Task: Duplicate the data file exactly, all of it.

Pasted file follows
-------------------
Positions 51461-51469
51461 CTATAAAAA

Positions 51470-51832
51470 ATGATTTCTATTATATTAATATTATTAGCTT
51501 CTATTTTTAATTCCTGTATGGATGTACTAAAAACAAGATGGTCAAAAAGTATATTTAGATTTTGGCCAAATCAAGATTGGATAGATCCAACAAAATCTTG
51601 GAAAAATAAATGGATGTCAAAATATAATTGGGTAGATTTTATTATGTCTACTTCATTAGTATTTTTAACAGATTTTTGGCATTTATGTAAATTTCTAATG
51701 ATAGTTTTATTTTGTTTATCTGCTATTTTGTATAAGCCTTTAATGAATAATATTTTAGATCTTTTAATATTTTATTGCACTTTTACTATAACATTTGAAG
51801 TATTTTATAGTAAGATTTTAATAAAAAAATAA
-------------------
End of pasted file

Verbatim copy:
Positions 51461-51469
51461 CTATAAAAA

Positions 51470-51832
51470 ATGATTTCTATTATATTAATATTATTAGCTT
51501 CTATTTTTAATTCCTGTATGGATGTACTAAAAACAAGATGGTCAAAAAGTATATTTAGATTTTGGCCAAATCAAGATTGGATAGATCCAACAAAATCTTG
51601 GAAAAATAAATGGATGTCAAAATATAATTGGGTAGATTTTATTATGTCTACTTCATTAGTATTTTTAACAGATTTTTGGCATTTATGTAAATTTCTAATG
51701 ATAGTTTTATTTTGTTTATCTGCTATTTTGTATAAGCCTTTAATGAATAATATTTTAGATCTTTTAATATTTTATTGCACTTTTACTATAACATTTGAAG
51801 TATTTTATAGTAAGATTTTAATAAAAAAATAA